Have your say on traffic act

Drinking any amount of liquor before getting behind the wheel could land you in prison.PHOTO: Samantha Lee-Jacobs
Drinking any amount of liquor before getting behind the wheel could land you in prison.PHOTO: Samantha Lee-Jacobs

National government has released draft legislation which could soon prohibit motorists from consuming any liquor before getting behind the wheel.

In a series of tweets and statements released by transport minister Fikile Mbalula, he said the aim of the new legislation is to decrease the legal breath-alcohol limit from less than 0.05g per 100 millilitres via blood sample or 0.24 ml per 1 000 ml via breathalyzer to 0.00g for any motorist.

This means that should you consume any liquor, you could be arrested if stopped in a roadblock.

These amendments will be made to the National Road Traffic Act. The proposal was accepted by parliament earlier this year.

Thus far, more than 6 500 people have had their say on the bill through the non-profit site dearsouthafrica.co.za, with public participation closing on Friday 20 November.

At this stage, there are mixed emotions on the proposed changes.

Some of the participants have referred to the proposal as “laughable” and “unnecessary”.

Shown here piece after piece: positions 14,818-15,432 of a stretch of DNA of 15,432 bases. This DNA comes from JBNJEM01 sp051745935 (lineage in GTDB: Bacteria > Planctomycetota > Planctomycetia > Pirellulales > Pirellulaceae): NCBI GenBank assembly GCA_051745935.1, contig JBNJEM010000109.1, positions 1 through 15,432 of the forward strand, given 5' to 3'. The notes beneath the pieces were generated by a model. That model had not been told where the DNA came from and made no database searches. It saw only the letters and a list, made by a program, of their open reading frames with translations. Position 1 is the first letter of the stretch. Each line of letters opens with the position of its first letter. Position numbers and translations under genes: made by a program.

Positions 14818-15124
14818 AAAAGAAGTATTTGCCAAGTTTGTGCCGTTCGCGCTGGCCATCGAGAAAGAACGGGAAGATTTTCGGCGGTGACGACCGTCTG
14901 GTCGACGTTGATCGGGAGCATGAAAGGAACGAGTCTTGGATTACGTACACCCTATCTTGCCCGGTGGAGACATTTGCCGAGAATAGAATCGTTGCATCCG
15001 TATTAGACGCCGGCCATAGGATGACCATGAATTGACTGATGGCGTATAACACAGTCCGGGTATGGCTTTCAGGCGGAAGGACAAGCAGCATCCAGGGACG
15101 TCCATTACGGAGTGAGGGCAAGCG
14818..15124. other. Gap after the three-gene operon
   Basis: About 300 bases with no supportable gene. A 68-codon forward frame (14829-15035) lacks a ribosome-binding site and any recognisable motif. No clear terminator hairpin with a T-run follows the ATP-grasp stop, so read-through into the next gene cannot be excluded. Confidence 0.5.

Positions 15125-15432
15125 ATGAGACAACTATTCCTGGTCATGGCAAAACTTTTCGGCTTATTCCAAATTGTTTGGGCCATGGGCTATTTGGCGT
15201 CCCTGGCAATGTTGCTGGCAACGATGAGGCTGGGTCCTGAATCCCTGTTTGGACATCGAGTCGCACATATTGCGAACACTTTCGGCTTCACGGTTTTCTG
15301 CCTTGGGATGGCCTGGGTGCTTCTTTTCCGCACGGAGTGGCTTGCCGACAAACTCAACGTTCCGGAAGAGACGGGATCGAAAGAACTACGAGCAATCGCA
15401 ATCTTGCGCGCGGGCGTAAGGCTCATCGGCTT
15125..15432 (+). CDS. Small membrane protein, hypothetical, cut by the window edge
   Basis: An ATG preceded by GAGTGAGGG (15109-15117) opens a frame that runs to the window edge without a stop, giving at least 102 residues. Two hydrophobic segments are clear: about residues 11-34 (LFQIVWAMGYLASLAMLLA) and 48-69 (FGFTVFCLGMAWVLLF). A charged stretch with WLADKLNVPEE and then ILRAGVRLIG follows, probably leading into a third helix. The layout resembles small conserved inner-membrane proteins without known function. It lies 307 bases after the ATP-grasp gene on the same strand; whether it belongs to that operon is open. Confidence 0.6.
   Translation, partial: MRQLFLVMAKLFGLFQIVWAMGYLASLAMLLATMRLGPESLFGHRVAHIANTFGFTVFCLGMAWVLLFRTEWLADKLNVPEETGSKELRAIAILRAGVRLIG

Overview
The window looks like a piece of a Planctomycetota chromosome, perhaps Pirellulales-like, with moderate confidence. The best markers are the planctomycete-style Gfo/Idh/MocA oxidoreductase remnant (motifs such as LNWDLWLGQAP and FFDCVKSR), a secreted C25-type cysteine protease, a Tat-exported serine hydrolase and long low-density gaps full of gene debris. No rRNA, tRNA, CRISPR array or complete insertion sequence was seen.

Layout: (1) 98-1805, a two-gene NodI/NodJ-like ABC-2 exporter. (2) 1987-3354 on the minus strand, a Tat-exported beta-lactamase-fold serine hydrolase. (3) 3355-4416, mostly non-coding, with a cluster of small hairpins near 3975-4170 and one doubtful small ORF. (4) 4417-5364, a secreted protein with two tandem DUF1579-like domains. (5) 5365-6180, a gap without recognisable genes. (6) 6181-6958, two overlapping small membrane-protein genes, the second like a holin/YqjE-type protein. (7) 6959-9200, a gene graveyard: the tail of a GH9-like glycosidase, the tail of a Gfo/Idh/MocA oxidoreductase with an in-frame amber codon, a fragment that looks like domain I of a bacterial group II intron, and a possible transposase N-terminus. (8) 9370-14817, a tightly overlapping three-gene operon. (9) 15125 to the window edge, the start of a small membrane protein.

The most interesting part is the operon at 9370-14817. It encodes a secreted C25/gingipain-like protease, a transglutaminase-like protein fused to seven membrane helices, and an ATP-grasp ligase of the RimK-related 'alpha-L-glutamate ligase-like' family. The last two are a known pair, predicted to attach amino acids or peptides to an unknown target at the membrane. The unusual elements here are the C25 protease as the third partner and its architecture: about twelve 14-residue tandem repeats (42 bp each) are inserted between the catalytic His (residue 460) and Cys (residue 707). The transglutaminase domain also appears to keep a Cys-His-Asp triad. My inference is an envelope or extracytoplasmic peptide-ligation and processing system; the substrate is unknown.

People’s Post polled readers on social media and in the streets to get their take on the proposal.

Wesley Fourie says he will not be commenting on the bill.

“They have already made up their mind. I am not going to waste time commenting because I don’t feel it will change their minds,” he says. “What is more concerning is that they believe a bill will stop people from drinking and driving.”

Many others agree with Fourie, adding that not enough is done to promote public participation.

But for others on the opposing side, the proposed legislation will add an additional line of defence.

“Drunk drivers get off so easily most times. They sit for a few days, then they are out on bail,” says Pauline Samuels.

“But the lives they take can never be replaced.”

Mbalula has been warning residents that this could be adopted as early as December this year.

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